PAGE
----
The agreement between the companies appoints Ascensia as the exclusive distributor for POCTech’s current CGM product in an initial 13 markets where POCTech does not yet have a distributor, with the right of first refusal for distribution rights in other available countries. POCTech has had CE Mark approval overseas since late 2016, but hasn’t yet launched; product distribution should begin in the second half of 2019.

The second part of this alliance is an agreement for Ascensia and POCTech to jointly develop next-generation products built on POCTech’s existing technology.

In the press release, POCTech’s leader states: “By combining Ascensia’s strength in global marketing, regulatory affairs, quality systems, and capabilities for designing and testing new systems, with POCTech’s expertise in sensor technology, we will together be able to provide the diabetes community with high-quality and cost-effective products.”

While Ascensia’s CEO Michael Kloss puts it this way: “This agreement with POCTech is the key first step in building a world-class CGM franchise for Ascensia. We are aiming to use a combination of partnerships and our own in-house CGM development program to build a pipeline of state-of-the-art CGM products that improve on what is currently available for people with diabetes.”

Interestingly, POCTech’s Founder and Chief Science Officer Dr. Yanan Zhang has experience years back at Medtronic Diabetes leading the company’s then young Artificial Pancreas project, though he left long before the eventual commercial approval and launch of the Minimed 670G Hybrid Closed Loop in 2016 and 2017. Still, that does put an interesting spin of expertise on this new CGM.

We understand the currently available POCTech product has not yet been submitted for FDA approval, and Ascensia is not discussing the timing of its FDA filings. However, they are talking about less than two years before the co-developed next-gen system may go before regulators for review.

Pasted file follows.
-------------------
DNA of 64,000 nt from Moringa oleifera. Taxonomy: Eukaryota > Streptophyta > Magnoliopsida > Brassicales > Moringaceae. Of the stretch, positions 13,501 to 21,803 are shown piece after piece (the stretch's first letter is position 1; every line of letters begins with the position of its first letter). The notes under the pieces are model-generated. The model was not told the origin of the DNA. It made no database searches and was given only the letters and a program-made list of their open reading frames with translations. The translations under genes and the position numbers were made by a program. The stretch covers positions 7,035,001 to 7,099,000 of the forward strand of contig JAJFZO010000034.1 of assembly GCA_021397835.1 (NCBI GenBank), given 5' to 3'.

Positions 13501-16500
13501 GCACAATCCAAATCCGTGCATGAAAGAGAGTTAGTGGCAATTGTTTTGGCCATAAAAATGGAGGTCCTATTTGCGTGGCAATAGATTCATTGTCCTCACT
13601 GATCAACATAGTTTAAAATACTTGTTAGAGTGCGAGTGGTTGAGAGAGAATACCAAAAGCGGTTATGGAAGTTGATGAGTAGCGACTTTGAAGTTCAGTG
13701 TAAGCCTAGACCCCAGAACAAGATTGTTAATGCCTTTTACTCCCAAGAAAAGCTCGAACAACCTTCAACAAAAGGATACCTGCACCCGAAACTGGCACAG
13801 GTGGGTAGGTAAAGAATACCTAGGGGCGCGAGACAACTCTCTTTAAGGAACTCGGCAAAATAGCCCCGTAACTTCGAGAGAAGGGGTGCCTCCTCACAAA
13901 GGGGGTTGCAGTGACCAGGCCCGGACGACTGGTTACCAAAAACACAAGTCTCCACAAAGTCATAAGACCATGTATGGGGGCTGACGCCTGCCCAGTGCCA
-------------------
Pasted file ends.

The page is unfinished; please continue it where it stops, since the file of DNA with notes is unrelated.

You may remember that Ascensia is a Swiss medtech company formed in 2015 after a merger of Bayer Health’s diabetes division and Panasonic Healthcare — creating a new branding of Ascensia for its Contour products. While the company’s been developing more mobile apps and digital health tools (including an interesting Low Carb education program funded by NHS in the UK most recently), it’s never made clear overtures to the CGM space until now.

Our contacts at Ascensia tell us the plan is to file the new CGM model with the FDA by the end of 2020. Depending on that regulator review process, it could be roughly 2021 when that technology hits the market here in the States.

Ascensia’s VP of Global Communications Joseph Delahunty explains: “We see the currently available POCTech CGM system and future next-generation products as complimentary to our existing BGM portfolio, as we know that different people with diabetes have different needs. The use of the data for diabetes management is also a priority, so we will ensure that these CGM systems are compatible with the relevant current and future digital diabetes management solutions.”

What about the fact that CGM tech is already phasing out fingersticks, going the “no calibration” route where the CGM readings are considered good enough to use for treatment and dosing decisions? Delahunty says there won’t be a mass exodus from fingersticks anytime soon, but that traditional BG monitors will continue to be important for many people with diabetes.